Cause for Concern: Israel’s Rigorous Compliance With International Law

“Our overall findings are that during Operation Protective Edge last summer … Israel not only met a reasonable international standard of observance of the laws of armed conflict, but in many cases significantly exceeded that standard.”

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“Our overall findings are that during Operation Protective Edge last summer … Israel not only met a reasonable international standard of observance of the laws of armed conflict, but in many cases significantly exceeded that standard.”

That was the conclusion reached by the High Level International Military Group report submitted last week to the UN Human Rights Council. According to the report, this inquiry was unprecedented, and so was the access granted to IDF personal and information.

This group, made up of former chiefs of staff, generals and senior officers from the United States, Germany and the United Kingdom, among others, was intently focused on one of the most pressing issues surrounding modern armed conflict: “How civilian lives can be protected and military forces can fight effectively … in a densely packed civilian area.”

This challenge haunts not only Israel, but all Western democracies. Today, these nations face asymmetric armed conflicts where armies no longer fight armies, but must rather contend with paramilitary organizations that exploit international laws of war for their advantage. This yet unresolved challenge is a cause of severe headache for many statesmen and generals.

Contrary to the anti-Israel rhyme heard all over the world, these 11 experts appeared to be concerned that Israel was in fact going “beyond the required legal principles of proportionality.”

Though not saying so explicitly, they feared that Israel’s extraordinary efforts to avoid civilian casualties represented too high a standard, and would therefore hinder effective military action.

Rather than condemn Israel for alleged war crimes, this group seemed to be saying quite the opposite. Because of its fear of condemnation, Israel becomes an example of ineffective military operations that can have dire consequences not only for Israel, but for any other Western country fighting terror.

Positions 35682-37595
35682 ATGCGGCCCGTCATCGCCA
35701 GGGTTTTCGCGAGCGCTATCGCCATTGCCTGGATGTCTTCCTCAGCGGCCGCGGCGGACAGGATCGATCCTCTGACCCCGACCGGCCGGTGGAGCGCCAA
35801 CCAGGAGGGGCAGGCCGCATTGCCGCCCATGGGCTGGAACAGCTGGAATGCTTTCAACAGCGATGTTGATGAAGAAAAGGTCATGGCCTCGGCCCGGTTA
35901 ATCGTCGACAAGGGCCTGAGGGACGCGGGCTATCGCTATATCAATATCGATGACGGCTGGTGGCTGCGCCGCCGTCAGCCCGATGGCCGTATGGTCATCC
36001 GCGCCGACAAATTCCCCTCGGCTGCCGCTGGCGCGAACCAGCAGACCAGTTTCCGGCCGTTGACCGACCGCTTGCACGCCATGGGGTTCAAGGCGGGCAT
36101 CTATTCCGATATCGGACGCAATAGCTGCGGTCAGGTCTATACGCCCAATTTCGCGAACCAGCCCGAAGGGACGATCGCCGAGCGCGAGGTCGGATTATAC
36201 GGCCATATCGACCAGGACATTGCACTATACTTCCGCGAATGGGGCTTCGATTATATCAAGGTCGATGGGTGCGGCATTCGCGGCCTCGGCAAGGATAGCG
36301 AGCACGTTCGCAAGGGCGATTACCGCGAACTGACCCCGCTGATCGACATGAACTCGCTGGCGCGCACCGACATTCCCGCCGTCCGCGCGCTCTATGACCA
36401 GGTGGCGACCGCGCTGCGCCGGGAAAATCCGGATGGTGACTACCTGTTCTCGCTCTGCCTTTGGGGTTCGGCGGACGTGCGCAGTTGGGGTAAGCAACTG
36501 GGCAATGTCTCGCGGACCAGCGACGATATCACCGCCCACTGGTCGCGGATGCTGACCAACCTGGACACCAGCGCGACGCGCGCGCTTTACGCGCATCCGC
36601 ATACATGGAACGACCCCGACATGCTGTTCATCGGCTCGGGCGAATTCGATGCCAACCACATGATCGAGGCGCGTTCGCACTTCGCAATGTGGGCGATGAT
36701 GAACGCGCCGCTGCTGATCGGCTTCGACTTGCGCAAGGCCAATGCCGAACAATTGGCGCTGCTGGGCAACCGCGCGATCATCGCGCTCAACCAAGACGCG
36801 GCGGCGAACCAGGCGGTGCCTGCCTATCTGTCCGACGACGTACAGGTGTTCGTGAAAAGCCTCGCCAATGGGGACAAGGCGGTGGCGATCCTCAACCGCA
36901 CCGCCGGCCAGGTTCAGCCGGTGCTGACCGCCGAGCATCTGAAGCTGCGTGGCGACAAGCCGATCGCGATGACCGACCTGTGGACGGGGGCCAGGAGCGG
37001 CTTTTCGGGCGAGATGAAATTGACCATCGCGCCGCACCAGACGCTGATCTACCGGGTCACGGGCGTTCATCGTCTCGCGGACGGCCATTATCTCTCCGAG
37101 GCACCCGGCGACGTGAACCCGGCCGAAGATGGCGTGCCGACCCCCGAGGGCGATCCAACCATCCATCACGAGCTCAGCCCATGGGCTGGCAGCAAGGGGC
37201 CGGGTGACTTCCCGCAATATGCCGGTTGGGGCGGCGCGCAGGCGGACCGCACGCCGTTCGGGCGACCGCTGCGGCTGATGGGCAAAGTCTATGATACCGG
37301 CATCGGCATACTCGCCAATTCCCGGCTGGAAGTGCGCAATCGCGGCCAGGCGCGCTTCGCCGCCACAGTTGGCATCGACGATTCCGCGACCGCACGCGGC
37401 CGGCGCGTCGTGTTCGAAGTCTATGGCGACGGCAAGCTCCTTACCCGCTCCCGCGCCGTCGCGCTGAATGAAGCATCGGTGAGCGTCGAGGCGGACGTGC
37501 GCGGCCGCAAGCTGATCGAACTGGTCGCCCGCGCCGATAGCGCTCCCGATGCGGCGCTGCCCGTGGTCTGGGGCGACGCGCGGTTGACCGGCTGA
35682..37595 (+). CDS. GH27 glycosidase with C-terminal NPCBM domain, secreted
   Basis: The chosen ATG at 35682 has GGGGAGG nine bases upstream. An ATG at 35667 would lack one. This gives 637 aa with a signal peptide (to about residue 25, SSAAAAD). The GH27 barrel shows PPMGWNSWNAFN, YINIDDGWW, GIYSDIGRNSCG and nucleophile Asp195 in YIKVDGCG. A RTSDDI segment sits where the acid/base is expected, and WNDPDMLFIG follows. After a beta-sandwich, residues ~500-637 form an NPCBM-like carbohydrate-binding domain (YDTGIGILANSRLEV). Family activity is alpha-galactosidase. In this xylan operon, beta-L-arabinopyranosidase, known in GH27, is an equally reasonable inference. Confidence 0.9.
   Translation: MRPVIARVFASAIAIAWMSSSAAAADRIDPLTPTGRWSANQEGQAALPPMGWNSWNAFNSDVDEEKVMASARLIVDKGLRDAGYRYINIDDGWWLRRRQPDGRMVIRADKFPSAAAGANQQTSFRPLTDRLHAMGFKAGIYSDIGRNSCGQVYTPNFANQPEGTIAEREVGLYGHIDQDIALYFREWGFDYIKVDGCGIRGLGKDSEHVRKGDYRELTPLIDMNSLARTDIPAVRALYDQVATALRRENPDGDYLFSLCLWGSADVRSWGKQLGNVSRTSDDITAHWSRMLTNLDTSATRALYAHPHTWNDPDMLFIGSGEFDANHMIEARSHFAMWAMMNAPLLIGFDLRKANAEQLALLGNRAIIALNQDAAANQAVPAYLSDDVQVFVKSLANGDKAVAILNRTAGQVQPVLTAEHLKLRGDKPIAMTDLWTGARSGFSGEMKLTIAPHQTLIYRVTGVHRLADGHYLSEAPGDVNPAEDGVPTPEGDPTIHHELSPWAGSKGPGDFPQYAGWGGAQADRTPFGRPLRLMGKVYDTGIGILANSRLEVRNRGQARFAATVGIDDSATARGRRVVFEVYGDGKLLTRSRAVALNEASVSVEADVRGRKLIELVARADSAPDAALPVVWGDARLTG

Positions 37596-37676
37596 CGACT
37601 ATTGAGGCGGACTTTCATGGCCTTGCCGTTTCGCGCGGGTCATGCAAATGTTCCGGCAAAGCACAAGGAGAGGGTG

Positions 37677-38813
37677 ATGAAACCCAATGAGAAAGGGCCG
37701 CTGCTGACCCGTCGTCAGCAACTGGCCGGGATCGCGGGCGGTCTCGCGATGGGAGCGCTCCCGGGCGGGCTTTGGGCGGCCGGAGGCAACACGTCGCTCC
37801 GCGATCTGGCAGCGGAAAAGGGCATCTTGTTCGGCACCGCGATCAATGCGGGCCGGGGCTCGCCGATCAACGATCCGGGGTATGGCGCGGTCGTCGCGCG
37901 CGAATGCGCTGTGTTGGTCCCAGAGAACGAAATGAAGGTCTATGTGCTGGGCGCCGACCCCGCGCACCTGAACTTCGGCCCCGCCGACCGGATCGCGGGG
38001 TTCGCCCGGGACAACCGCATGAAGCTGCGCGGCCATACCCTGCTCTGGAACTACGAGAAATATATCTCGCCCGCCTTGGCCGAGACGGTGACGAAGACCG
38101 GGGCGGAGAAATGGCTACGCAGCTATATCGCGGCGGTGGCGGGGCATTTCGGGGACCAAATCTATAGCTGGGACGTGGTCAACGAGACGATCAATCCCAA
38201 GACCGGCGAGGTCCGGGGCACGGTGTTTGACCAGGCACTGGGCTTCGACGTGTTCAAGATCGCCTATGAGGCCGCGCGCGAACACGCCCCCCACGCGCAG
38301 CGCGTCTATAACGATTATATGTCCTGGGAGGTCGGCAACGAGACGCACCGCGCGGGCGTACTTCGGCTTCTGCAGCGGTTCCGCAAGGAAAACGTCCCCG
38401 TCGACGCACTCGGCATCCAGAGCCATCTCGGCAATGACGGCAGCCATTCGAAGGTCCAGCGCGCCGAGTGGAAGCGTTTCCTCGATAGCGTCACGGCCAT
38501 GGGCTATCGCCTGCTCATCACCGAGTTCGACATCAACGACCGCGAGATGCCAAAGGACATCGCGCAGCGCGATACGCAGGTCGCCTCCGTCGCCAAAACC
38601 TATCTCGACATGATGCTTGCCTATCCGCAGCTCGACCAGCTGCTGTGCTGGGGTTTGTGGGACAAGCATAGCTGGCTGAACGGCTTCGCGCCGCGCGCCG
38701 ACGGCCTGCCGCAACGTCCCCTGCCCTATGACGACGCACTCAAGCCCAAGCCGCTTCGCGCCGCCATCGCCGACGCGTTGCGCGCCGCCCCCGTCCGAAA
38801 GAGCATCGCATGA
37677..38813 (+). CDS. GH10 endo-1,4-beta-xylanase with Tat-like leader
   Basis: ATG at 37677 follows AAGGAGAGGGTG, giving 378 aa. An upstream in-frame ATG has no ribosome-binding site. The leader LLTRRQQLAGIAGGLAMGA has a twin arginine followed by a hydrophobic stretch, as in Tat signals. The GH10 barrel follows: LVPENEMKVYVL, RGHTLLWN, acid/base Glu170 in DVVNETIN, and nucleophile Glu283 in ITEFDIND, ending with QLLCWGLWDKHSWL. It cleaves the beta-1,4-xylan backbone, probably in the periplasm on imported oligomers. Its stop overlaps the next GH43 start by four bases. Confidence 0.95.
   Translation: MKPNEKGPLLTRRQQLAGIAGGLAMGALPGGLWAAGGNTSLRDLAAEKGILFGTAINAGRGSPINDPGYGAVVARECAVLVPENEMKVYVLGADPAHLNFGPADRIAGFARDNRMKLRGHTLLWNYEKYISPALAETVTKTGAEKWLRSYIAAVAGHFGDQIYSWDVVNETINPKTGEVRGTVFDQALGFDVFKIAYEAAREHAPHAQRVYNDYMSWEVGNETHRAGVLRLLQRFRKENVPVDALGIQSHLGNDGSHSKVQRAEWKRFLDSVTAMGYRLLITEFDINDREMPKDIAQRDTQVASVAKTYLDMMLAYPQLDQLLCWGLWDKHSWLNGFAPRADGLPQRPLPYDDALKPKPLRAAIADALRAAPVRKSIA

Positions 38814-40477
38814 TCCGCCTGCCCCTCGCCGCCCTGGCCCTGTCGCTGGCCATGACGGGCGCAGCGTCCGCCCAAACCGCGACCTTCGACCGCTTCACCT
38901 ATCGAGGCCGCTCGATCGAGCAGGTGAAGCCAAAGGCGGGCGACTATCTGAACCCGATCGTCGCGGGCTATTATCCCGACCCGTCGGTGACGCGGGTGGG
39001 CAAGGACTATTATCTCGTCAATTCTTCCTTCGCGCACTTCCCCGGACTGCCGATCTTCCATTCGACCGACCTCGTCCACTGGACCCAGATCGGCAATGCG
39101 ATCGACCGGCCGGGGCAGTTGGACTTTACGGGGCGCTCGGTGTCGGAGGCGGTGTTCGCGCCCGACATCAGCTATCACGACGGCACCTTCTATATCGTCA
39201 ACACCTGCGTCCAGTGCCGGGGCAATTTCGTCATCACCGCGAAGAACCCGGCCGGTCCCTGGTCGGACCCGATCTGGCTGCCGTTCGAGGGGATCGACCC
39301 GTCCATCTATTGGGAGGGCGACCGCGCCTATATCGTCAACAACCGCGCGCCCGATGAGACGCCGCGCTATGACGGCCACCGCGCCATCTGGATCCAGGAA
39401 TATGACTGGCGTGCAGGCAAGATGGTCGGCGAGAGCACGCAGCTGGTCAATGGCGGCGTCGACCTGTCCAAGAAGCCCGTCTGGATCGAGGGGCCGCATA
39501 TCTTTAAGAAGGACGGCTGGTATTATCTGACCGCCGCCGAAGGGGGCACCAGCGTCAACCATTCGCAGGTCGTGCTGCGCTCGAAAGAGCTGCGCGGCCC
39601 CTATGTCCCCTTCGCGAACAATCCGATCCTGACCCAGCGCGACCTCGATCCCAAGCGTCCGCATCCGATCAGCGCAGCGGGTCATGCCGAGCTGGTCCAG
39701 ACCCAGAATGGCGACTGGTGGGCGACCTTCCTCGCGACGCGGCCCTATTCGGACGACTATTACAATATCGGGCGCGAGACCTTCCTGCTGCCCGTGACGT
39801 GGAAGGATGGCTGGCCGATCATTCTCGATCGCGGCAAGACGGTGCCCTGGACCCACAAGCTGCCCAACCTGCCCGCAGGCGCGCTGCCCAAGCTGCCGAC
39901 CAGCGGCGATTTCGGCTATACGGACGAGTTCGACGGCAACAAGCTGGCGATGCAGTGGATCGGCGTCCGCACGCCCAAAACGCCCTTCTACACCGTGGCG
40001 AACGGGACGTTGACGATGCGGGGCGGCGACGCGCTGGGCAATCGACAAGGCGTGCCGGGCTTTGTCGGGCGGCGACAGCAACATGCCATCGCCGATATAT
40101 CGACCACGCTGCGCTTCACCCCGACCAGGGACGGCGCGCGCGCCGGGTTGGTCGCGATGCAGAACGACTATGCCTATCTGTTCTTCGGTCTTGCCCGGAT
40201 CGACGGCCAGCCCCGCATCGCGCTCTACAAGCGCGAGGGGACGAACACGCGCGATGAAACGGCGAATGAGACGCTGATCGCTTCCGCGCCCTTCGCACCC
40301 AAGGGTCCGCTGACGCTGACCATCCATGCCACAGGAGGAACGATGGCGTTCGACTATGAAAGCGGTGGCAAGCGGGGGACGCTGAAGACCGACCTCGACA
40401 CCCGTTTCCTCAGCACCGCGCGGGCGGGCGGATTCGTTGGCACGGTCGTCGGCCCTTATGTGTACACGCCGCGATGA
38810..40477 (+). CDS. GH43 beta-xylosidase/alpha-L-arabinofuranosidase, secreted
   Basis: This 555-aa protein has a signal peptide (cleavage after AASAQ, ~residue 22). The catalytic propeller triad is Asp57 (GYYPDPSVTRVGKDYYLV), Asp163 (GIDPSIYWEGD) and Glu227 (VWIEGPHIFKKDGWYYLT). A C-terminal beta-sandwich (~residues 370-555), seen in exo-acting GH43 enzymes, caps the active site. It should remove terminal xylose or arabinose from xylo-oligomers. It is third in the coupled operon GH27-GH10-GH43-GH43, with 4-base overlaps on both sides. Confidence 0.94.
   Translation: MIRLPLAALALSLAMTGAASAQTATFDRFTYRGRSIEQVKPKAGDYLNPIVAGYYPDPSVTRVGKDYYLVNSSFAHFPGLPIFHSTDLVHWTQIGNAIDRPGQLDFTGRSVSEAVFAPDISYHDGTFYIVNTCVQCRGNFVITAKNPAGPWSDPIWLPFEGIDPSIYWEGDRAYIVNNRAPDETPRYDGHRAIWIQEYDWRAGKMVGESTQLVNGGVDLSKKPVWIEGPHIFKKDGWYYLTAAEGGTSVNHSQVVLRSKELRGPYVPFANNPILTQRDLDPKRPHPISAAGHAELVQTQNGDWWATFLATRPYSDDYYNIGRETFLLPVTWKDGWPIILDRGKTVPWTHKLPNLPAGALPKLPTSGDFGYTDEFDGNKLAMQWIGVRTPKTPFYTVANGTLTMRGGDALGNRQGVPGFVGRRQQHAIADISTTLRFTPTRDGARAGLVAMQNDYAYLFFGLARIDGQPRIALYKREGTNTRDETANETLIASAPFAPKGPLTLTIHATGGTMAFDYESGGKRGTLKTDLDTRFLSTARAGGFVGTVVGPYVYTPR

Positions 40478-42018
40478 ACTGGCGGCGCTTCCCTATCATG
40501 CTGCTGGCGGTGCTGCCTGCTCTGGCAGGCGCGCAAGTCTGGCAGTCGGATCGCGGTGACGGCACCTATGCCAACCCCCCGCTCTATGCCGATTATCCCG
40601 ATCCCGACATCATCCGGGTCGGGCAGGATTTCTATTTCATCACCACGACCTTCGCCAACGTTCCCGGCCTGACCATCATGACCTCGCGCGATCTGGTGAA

Though Israelis have long known it to be true, the conclusion that the Gaza campaign “was a legitimate war” carries extra weight coming from an independent international commission of inquiry.

It confirms the fact that “Hamas’s rocket attacks deliberately and indiscriminately targeted Israeli civilian population.”

It reiterates that “Hamas launched attacks against Israel from the heart of its own civilian communities in Gaza and positioned its munitions and military forces there also, including in schools, hospitals and mosques.”

These experts also arrived to the conclusion that “in general Israeli forces acted proportionately as required by the laws of armed conflict and often went beyond the required legal principles of proportionality, necessity and discrimination.”

And finally, just like the Israelis, this fact-finding commission is also concerned that “the measures taken [to avoid civilian casualties] were often far in excess of the requirements of the Geneva Conventions. They sometimes placed Israeli lives at risk. To an extent these steps also undermined the effectiveness of the IDF’s operations by pausing military action and thus allowing Hamas to re-group and replenish.”

This report is a ray of light trying to penetrate the thick prejudice encapsulating the UN. Based on past experience, however, it is unlikely that such reports will make so much as a dent in the world’s blatantly anti-Israel attitude.

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